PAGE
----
Whether you’re trying to find love, save your relationship or justify that extra-marital affair with Bob (or Barb) from Accounts, the TED community has come up with some pretty compelling thoughts on love, desire and lasting relationships.
Helen Fisher: Why we love, why we cheat
Sociologist Helen Fisher investigates romantic love and argues that this emotion – not hunger or thirst or the sheer will to live – is the strongest human driver of all. She questions why we fall in love with particular people and why we desire others. Fisher ends by arguing that our widespread, long-term use of anti-depressants is hampering our ability to form attachments.
Jenna McCarthy: What you don’t know about marriage
Want to know the secret to a happy marriage? Writer Jenna McCarthy (pictured) shares a few tips on how to keep things together. Hint: focus on the positives and be thinner than your partner.
The secret to desire in a long-term relationship
Can we want what we already have? How do we sustain desire? Couples often expect their significant other to be both best friend and erotic plaything, but, as relationship therapist and writer Esther Perel argues, good and committed sex is all about erotic intelligence.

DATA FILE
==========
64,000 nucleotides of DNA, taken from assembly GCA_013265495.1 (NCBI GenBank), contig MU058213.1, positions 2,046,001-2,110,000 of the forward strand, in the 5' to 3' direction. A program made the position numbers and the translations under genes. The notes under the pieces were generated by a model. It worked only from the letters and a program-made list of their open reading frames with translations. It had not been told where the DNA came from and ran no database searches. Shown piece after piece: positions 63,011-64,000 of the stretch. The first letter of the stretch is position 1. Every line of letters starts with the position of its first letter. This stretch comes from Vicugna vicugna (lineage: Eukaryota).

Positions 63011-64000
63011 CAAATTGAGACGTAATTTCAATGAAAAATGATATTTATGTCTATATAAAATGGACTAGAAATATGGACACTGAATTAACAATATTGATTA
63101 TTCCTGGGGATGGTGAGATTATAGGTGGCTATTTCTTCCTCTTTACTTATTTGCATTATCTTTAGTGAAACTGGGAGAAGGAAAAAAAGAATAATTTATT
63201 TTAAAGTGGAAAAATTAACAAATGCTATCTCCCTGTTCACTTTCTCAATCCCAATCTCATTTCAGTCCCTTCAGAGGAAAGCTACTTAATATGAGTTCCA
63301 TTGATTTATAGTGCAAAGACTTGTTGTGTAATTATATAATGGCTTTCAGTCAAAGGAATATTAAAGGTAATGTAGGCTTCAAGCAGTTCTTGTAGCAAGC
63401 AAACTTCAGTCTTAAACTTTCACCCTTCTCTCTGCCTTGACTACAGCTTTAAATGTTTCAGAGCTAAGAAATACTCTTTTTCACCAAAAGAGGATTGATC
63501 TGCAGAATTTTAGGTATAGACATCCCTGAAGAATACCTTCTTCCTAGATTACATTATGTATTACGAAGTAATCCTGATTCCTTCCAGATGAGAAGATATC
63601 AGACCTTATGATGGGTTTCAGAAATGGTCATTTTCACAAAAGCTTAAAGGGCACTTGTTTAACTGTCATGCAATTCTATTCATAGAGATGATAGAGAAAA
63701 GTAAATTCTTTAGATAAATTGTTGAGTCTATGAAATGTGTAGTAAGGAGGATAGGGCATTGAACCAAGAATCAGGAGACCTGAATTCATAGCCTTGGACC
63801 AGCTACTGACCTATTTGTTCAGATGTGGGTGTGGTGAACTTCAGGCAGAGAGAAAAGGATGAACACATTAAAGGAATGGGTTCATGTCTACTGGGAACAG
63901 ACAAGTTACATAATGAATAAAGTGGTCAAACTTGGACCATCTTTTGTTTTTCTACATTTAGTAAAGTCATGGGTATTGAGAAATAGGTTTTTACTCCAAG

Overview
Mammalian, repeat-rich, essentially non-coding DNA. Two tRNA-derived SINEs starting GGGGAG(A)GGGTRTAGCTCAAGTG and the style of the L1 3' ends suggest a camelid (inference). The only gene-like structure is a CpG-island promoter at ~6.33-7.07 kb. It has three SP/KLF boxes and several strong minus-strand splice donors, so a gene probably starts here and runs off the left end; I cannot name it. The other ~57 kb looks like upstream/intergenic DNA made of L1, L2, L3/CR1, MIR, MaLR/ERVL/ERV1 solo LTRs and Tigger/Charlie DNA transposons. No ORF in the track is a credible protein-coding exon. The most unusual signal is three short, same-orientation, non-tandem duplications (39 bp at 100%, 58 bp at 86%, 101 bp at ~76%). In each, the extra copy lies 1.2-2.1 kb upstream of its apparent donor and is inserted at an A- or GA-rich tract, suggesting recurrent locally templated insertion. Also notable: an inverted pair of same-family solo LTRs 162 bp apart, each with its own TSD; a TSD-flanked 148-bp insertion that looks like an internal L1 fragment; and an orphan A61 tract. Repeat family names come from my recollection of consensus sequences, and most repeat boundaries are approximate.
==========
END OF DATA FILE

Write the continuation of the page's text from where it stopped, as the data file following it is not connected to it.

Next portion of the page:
10 things you didn’t know about orgasm
Sexual climax has been represented in obscure sources for centuries and writer Mary Roach has delved into the archives to peruse the evidence, including an article titled ‘Observations of in-utero masturbation’, to bring you 10 surprising claims about the peak of pleasure.
New from TED Books: The Mathematics of Love
Here’s one for the data-driven TEDsters amongst us. The Mathematics of Love by Hannah Fry draws out the patterns that define our love lives, from finding love to keeping it. She even manages to address the age-old questions of when we should be settling down, how much compromise is too much, and whether game theory can help us decide whether or not to call it quits. And if that’s not quite raunchy enough for you, check out Clio Cresswell’s talk from TEDxSydney 2014 on Mathematics and Sex.
Words: Marina Cilona
Image of Jenna McCarthy courtesy of TED.com